Imágenes de páginas
PDF
EPUB

THE ISLAND.

CANTO I.

I.

The morning watch was come: the vessel lay
Her course, and gently made her liquid way;
The cloven billow flash'd from off her prow
In furrows form’d by that majestic plough:
The waters with their world were all before ;
Behind, the South Sea's many an islet shore.
The quiet night, now dappling, 'gan to wane,
Dividing darkness from the dawning main ;
The dolphins, not unconscious of the day,
Swam high, as eager of the coming ray;
The stars from broader beams began to creep,
And lift their shining eyelids from the deep;
The sail resumed its lately-shadow'd white,
And the wind flutter'd with a freshening flight:
The purpling ocean owns the coming sun-
But, ere he break, a deed is to be done.

II.

The gallant chief within his cabin slept,
Secure in those by whom the watch was kept :
His dreams were of old England's welcome shore,
Of toils rewarded, and of dangers o'er ;
His name was added to the glorious roll
Of those who search the storm-surrounded pole.
The worst was over, and the rest seem'd sure,
And why should not his slumber be secure ?
Alas ! his deck was trod by unwilling feet,
And wilder hands would hold the vessel's sheet ;

Young hearts, which languish'd for some sunny isle,
Where summer years and suinmer women smile ;
Men without country, who, too long estranged,
Had found no native home, or found it changed,
And, half-uncivilized, preferred the cave
Of some soft savage to the uncertain wave;
The gushing fruits that nature gave untillid;
The wood without a path but where they willd;
The field o'er which promiscuous plenty pour’d
Her horn; the equal land without a lord;
The wish—which ages have not yet subdued
In man—to have no master save his mood;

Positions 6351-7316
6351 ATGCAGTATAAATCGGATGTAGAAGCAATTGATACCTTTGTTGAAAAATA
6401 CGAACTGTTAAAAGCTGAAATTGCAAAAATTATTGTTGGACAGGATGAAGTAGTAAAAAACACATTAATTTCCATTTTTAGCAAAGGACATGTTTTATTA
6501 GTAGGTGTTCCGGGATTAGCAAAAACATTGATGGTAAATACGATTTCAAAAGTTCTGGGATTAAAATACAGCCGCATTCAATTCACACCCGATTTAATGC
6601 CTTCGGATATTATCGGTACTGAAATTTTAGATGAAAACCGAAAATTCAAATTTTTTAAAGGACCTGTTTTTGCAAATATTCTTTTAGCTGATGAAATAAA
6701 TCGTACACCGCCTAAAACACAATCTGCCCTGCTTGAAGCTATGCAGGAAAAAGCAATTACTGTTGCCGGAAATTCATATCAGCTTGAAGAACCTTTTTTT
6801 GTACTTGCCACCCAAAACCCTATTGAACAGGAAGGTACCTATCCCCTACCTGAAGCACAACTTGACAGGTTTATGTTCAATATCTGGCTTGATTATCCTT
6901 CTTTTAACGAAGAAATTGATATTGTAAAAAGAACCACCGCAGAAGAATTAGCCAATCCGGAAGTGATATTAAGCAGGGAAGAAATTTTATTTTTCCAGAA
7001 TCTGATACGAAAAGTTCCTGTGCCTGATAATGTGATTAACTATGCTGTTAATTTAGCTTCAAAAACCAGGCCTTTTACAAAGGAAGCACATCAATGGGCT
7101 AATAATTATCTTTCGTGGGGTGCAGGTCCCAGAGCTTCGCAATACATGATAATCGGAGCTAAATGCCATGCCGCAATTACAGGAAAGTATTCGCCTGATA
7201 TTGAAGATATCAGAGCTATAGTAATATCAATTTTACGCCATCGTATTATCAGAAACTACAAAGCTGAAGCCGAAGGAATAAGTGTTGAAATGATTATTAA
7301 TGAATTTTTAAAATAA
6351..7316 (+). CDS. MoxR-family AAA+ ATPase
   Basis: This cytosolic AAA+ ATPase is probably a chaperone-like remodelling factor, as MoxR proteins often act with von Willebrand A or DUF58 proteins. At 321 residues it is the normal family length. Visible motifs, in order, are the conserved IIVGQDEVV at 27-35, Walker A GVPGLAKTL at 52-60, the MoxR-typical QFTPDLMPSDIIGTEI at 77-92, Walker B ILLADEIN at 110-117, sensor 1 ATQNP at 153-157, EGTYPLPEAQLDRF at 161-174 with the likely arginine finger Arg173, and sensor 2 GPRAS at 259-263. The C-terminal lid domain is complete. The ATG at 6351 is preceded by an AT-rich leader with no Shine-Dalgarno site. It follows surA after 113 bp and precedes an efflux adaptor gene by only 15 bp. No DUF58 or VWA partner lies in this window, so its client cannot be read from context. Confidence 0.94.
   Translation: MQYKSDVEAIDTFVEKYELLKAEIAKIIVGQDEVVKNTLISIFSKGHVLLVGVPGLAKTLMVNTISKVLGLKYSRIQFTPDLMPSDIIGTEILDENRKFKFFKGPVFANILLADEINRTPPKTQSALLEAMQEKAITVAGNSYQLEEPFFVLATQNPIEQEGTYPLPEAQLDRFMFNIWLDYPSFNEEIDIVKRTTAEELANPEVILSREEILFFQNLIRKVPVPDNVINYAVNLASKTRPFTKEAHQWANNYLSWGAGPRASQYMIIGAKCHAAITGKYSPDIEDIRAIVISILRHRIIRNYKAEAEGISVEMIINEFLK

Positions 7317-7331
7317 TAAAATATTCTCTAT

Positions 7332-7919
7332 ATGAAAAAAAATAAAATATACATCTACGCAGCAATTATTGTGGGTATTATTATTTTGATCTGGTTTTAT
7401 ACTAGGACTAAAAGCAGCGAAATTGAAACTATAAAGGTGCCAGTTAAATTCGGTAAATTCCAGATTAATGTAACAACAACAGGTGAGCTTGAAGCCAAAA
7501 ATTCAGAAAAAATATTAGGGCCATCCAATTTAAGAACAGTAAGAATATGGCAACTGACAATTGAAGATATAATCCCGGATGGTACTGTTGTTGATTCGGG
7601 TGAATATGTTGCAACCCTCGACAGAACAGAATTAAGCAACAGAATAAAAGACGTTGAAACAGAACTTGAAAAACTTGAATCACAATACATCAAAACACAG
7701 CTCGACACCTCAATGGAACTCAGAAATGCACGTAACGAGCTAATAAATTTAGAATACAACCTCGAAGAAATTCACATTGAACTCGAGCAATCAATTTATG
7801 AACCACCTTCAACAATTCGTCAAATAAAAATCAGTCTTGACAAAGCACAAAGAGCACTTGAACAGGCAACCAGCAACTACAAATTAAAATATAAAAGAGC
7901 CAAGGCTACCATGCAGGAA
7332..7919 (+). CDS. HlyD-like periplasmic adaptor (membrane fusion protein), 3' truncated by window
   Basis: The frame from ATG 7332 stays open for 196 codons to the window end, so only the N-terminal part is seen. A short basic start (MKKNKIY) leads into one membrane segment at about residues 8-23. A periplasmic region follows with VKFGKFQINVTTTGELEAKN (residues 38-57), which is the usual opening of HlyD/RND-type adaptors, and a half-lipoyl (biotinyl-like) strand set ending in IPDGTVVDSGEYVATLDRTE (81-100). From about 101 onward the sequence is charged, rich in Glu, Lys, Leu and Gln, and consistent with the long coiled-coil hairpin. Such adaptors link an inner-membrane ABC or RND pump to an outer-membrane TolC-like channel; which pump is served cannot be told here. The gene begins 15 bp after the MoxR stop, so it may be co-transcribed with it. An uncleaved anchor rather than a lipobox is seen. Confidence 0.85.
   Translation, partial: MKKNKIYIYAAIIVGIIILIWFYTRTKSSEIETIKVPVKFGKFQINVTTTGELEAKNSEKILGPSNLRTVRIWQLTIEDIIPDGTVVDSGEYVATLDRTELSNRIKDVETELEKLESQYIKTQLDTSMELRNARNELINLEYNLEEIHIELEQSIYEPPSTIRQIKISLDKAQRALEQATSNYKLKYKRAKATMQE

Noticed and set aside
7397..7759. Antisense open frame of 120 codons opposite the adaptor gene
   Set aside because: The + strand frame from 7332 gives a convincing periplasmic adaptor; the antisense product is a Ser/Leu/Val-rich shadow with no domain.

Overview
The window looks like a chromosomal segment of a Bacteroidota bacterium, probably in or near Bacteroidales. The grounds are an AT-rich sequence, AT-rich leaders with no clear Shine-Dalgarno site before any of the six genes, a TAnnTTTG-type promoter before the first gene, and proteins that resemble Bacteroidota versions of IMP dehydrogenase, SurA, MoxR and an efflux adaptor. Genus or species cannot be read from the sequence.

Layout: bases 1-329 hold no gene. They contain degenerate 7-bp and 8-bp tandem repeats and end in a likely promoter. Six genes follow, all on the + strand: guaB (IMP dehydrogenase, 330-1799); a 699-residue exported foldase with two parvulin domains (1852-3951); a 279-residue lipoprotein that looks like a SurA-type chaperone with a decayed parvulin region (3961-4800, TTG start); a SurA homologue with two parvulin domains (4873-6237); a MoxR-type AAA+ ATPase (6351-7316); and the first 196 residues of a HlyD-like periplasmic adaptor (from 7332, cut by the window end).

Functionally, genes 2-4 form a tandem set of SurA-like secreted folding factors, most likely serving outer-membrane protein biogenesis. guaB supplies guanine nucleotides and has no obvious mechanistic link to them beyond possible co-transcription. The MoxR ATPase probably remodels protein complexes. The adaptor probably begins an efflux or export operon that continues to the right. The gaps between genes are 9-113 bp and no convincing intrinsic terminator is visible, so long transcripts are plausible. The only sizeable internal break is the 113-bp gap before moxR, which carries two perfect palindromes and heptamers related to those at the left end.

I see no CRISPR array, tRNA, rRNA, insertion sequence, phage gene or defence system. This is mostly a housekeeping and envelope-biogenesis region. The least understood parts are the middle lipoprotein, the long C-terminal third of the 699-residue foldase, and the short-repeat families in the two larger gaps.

The earth, whose mine was on its face, unsold,
The glowing sun and produce all its gold;
The freedom which can call each grot a home;
The general garden where all steps may roam,
Where nature owns a nation as her child,
Exulting in the enjoyment of the wild ;
Their shells, their fruits, the only wealth they know;
Their unexploring navy, the canoe ;
Their sport, the dashing breakers and the chase ;
Their strangest sight, an European face :-
Such was the country which these strangers yearn'd
To see again—a sight they dearly earn'd.

III.

Awake, bold Bligh! the foe is at the gate!
Awake! awake !-Alas! it is too late!
Fiercely beside thy cot the mutineer
Stands, and proclaims the reign of rage and fear.
Thy limbs are bound, the bayonet at thy breast,
The hands which trembled at thy voice, arrest:
Dragg'd o'er the deck, no more at thy command
The obedient helm shall veer, the sail expand;
That

savage spirit, which would lull by wrath
Its desperate escape from duty's path,
Glares round thee, in the scarce-believing eyes
Of those who fear the chief they sacrifice ;
For ne'er can man his conscience all assuage,
Unless he drain the wine of passion-rage.

IV.

rawed,

In vain, not silenced by the eye of death,
Thou call'st the loyal with thy menaced breath :-
They come not; they are few, and, overa
Must acquiesce while sterner hearts applaud.
In vain thou dost demand the cause; a curse
Is all the answer, with the threat of worse.

Full in thine eyes is waved the glittering blade,
Close to thy throat the pointed bayonet laid,
The levellid muskets circle round thy breast
In hands as steel'd to do the deadly rest.
Thou darest them to their worst, exclaiming, “ Fire!"
But they who pitied not could yet admire ;
Some lurking remnant of their former awe
Restrain'd them longer than their broken law :